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Journal of Child & Adolescent Substance Abuse

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The purpose of this paper was to assess the relative effects of parents and peers on adolescent alcohol use via mechanisms of attachment and opportunity. Panel data from the second and third waves of the National Education Longitudinal Survey (NELS:88) were used to examine the relationship between multiple measures of peer and parent-child relations reflecting these concepts and alcohol use among high-school students. Overall, our results indicated that peers are more influential than parents in shaping adolescents’ patterns of alcohol consumption and that unstructured peer interaction is an especially powerful predictor of adolescent alcohol use and binge drinking. Our findings further suggest that gender serves as a conditioning factor, moderating the effects of parental and peer variables on high-school students’ drinking. Potential programmatic applications, as well as the theoretical implications, of these findings are discussed within the context of control theory and prior research on the relationship between opportunity and delinquency.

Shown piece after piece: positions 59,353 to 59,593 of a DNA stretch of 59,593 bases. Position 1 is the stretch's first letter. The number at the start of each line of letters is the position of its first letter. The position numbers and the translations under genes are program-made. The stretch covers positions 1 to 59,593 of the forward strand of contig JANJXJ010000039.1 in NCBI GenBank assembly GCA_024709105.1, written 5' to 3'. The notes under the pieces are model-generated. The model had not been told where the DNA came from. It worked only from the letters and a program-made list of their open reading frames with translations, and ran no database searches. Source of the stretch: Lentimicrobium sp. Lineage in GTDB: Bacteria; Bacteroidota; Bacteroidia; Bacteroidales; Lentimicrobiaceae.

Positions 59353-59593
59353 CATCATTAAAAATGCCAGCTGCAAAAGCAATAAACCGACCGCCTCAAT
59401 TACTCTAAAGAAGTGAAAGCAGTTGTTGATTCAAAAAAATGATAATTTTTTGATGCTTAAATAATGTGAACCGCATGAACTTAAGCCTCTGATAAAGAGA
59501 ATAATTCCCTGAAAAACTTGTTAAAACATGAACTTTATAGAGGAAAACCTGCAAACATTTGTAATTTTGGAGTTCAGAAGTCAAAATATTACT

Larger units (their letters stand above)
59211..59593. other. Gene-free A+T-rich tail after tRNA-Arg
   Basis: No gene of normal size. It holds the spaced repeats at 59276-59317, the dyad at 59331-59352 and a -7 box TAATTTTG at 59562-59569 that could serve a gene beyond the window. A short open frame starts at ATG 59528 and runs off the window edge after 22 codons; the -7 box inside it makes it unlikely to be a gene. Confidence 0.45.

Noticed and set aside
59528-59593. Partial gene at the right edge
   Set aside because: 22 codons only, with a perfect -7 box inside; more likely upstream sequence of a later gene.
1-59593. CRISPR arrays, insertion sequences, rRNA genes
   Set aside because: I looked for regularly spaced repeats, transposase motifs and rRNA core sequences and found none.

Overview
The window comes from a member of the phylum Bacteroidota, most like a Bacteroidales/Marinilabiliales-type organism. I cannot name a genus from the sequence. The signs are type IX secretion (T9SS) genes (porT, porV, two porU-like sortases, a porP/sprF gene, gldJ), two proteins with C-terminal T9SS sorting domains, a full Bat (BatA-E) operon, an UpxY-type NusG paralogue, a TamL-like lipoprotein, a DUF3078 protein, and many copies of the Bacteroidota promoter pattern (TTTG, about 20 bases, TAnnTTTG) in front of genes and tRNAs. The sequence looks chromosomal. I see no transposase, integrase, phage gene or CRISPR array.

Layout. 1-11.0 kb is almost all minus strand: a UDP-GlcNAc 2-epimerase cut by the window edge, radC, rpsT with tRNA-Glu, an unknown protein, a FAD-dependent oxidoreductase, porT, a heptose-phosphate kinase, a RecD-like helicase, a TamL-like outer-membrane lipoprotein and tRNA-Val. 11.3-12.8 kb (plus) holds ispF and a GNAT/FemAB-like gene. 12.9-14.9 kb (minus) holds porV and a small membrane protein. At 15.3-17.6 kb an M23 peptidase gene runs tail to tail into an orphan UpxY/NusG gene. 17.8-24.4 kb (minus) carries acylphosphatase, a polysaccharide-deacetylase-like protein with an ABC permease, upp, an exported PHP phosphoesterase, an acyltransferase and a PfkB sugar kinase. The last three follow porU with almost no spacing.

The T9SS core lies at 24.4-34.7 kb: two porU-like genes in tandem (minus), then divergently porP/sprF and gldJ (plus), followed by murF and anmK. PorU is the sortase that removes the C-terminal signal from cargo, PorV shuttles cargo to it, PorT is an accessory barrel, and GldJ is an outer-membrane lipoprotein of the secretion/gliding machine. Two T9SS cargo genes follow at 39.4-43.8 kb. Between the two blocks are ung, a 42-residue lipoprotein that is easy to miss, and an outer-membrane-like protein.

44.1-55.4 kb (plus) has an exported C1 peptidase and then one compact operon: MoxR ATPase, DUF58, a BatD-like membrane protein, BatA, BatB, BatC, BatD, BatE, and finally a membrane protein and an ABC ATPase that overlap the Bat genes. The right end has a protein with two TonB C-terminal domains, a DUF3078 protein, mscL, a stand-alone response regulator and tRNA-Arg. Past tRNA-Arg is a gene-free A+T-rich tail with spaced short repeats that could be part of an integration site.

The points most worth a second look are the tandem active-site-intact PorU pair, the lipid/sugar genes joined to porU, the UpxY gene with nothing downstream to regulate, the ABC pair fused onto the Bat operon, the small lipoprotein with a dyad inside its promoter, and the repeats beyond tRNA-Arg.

This is an Accepted Manuscript of an article published in Journal of Child & Adolescent Substance Abuse in 2002, available online: